It’s safe to say that if you travel, you are bound for adventure.

I’ve had quite a few adventures during my Tokyo trip. I bumbled my way through Kamakura and Hase without a map because the tourist office was closed for holidays. I was swooped by a sea eagle (it’s not funny! Those birds are huge…especially up close) and had to use a public bathhouse in the traditional Japanese-style. However, my biggest adventure during the trip was when I went snowboarding with my sister.

With only two days off work, my sister suggested that we got out of Tokyo and tried snowboarding somewhere cheap. As I have never tried any snow sport (I’m from Brisbane remember), I was totally keen.

So here were my first impressions of our little snowboarding adventure:
1. Overnight bus was squishy and the old ‘get what you pay for’ saying came to mind.
2. Overnight bus took forever. Reason being that we travelled past Nagano…apparently cheap does not mean close-by.
3. It was snowing heavily when we got off the bus a
nd tramped into a small ski cafe. Here we realised two things: that we had gotten off a stop too early and that no one here could speak English.

4. Got lost in heavy snow trying to follow Japanese directions we didn’t really understand. By this point it was 6.30am. We’re soaked, cold and hating this stupid snowboarding idea.

Togari…and a whole lot of snow

I want to pause here because this made me think about writing adventure stories. (Is that a normal reaction?) What this first impression cemented for me was that characters don’t always want adventure and it’s not always fun.

I’ve read a few books lately where the lead character whips out a gun, kills someone and then comes out with some ‘witty’ one liner. I’m not interested in those sort of stories unless the character also shows some real reactions and emotion. In life, adventure can be hilarious and quirky but sometimes it’s stressful and frightening. I believe that this needs to be reflected in fiction too.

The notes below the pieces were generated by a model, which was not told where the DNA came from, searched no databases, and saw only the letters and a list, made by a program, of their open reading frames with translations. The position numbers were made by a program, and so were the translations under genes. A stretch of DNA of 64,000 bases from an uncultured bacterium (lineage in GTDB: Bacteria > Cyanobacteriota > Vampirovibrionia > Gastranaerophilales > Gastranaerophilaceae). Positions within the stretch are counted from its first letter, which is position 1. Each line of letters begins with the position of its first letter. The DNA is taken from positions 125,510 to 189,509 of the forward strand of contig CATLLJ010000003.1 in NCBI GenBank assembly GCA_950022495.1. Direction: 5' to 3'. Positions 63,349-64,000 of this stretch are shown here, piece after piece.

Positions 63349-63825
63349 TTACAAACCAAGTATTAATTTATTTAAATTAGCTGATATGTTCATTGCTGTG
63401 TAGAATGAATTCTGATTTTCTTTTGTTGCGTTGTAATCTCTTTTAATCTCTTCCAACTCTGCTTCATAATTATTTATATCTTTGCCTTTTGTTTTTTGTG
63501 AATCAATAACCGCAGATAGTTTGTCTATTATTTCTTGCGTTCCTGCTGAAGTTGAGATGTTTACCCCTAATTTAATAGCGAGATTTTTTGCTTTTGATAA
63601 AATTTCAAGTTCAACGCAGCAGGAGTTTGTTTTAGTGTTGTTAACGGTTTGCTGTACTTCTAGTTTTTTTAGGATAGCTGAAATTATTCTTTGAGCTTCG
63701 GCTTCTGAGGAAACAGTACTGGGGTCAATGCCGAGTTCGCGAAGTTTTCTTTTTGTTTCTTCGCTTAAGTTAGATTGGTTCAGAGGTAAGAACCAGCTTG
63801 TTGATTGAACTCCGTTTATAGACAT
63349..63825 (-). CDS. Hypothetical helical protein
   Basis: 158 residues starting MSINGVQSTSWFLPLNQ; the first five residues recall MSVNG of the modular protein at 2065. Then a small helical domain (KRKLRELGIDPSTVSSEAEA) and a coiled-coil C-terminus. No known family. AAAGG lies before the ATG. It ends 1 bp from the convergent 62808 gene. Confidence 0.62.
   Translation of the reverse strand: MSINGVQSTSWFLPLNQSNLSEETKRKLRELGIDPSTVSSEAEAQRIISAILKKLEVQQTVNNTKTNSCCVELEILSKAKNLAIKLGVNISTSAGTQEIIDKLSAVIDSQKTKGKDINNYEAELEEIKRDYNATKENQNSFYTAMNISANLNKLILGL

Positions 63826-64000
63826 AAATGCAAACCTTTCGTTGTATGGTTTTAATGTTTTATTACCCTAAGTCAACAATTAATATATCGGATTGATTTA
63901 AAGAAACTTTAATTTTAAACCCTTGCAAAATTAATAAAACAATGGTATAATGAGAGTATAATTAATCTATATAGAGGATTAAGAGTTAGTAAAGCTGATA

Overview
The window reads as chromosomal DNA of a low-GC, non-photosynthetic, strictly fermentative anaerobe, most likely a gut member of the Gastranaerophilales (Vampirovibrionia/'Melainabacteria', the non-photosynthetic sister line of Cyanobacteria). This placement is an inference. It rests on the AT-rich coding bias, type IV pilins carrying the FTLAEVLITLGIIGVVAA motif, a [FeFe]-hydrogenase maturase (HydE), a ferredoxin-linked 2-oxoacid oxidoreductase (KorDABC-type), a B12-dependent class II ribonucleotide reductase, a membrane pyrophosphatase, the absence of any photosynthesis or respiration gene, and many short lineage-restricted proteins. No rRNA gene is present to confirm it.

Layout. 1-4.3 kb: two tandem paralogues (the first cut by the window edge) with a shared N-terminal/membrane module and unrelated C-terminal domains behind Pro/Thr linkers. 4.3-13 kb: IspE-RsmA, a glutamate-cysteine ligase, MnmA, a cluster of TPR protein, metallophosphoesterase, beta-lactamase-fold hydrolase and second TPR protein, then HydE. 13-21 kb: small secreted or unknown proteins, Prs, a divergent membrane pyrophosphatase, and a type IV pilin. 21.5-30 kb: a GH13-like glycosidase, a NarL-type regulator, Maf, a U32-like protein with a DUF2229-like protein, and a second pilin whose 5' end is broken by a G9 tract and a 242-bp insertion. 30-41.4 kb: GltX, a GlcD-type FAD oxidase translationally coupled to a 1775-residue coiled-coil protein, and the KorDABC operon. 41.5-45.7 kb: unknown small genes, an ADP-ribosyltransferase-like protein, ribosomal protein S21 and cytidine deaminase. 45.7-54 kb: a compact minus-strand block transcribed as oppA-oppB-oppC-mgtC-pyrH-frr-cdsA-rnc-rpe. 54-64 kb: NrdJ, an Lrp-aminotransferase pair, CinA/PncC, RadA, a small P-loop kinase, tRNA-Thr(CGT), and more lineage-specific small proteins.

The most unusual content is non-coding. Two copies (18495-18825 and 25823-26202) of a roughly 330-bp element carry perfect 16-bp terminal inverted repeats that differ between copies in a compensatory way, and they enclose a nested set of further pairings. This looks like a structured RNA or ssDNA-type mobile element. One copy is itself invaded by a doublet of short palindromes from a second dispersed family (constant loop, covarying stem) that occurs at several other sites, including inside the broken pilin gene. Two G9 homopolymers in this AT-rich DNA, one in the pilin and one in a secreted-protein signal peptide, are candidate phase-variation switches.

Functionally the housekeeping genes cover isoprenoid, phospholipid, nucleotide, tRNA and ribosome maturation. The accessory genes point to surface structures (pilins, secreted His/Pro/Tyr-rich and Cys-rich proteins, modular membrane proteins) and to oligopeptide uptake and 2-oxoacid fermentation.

So how did the snowboarding adventure fare? Eventually a shuttle bus found us and after a few more mistakes we were on the ski slopes and booked in for a snowboarding lesson (yes, in Japanese).

Proof! I can snowboard and pose for the camera…kind of…

My sister, Julia, and me with our pretty pink snowboards.

I did much better than I thought and I would love to try it again. A few of the staff told my sister that they had been watching us and that we were doing really well. We were also asked by the manager of the ski school, the shuttle bus driver and two friends on holiday if they could take photos of us…

We’re pretty sure we’re the first gaijin to turn up at Togari for a holiday. Who knows? We may go back some time.

(Yes, I’m back home and slowly adjusting to my Brisbane ways.)



That’s right. I found the reason why you exist. And guess what…

I’m not telling you what I learned…


There are an insane amount of museums in Tokyo, let alone the whole of Japan. I’ve been reading up on all kind of museums from the Sumo and Old Edo Museums in Ryogoku to a Parasite museum in Meguro-ku. But yesterday, I set out for the Tokyo National Museum wanting to visit before it closed for the New Year holidays.

All through Primary school I wanted to work in museums, either as a paleontologist or a curator. I think there was even a point when I wanted to be the Big Cheese of the Queensland Museum. Needless to say, I can make a museum visit in to a full day trip. For 600 yen (about $6), I got entry in to three different museum buildings (one was closed for renovations to make it earthquake proof). Though many of my photos are of samurai armour and swords, I was suprised to see not only Japanese artefacts but pieces from Egypt, Iran, China, Korea and Germany.

All through school I was disappointed that the Queensland Museum didn’t have the cool artefacts from the Middle East or Europe like the big international museums did. Admittedly, it’s only in the last two years that I realised how controversial ownership of artefacts is. Many of the artefacts on display were gifts to the museum from other governments but there were other acquisitions from countries that, perhaps, should not have owned it in the first place.